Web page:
All organisms continue their species through reproduction. Sexual reproduction involves the fusion of reproductive cells, called gametes, in a process called fertilization. Organisms reproduce asexually when they produce offspring without the fusion of gametes. This type of reproduction is primarily found among plants, microorganisms and lower animals such as insects and reptiles.
Biologists recognize several forms of asexual reproduction. Budding occurs when an organism produces small buds, or outgrowths, that break away from the parent. Fragmentation occurs when an organism breaks into pieces and each piece grows into a new individual. Fission occurs when single cell organisms divide into two or more similar daughter cells. Parthenogenesis occurs when offspring develop from an unfertilized egg. Vegetative propagation occurs when new plants grow from specialized parts such as tubers or bulbs that break off from the adult plant. A spore is a reproductive cell that develops into a new individual without combining with another cell. Spores develop into either a small version of the parent or another phase in the organisms reproductive cycle.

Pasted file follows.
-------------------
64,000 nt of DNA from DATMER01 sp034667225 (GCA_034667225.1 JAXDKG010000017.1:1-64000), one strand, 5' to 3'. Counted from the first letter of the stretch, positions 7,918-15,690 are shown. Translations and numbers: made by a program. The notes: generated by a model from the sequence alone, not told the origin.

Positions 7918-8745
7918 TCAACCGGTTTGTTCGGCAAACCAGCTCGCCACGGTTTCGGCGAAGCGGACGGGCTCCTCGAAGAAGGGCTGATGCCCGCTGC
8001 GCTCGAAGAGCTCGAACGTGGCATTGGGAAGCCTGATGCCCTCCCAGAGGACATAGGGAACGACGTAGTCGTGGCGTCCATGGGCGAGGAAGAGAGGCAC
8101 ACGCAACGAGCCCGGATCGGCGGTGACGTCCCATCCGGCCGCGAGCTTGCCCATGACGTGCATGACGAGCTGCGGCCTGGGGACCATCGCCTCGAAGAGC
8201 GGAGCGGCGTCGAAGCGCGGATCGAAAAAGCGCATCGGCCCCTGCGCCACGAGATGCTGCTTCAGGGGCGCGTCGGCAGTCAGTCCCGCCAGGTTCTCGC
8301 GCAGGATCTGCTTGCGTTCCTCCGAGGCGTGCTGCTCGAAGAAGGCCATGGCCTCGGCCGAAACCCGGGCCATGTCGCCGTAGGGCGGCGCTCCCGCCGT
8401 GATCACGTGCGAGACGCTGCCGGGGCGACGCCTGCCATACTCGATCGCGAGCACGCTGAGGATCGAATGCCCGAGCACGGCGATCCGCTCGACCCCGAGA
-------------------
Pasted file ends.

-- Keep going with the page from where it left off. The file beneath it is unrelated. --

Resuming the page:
Microorganisms and Animals
A wide variety of microorganisms reproduce asexually. Protozoans, bacteria and a group of algae called diatoms reproduce through fission. The simple microscopic animals known as cnidaria and the annelids, also called ringworms, reproduce through fragmentation. Biologists have discovered nearly 70 species of vertebrates that can reproduce parthogenetically. Examples include frogs, chickens, turkeys, Komodo dragons and hammerhead sharks.
Biologists call asexual reproduction among plants apomixis, which means "without mixing." Biologists theorize that plants developed asexual reproduction as a way of colonizing a large area in harsh environments such as arctic and alpine environments. Strawberries reproduce through horizontal stems called runners. Dandelions and blackberries reproduce through seeds that form asexually. Ferns and mosses reproduce through spores. Some trees, such as seedless navel oranges, can only reproduce with the aid of humans who cut off part of the tree and plant it.
Asexual and Sexual Reproduction
Some species reproduce both sexually and asexually. For example aphids reproduce through parthenogenesis in the spring and summer when environmental conditions such as the food supply can support rapid population growth. They reproduce sexually in the fall and winter when resources are limited. Among some species of ants, wasps and bees, the type of reproduction determines the sex of the babies. For example, unfertilized bee eggs produce males while fertilized eggs produce females. Tiny aquatic creatures called rotifers reproduce parthenogenetically in the spring and summer. However, their eggs only produce females. In the fall they produce tiny offspring that lack digestive tracts but produce sperm. These creatures fertilize eggs and hatch a new generation of females in the spring.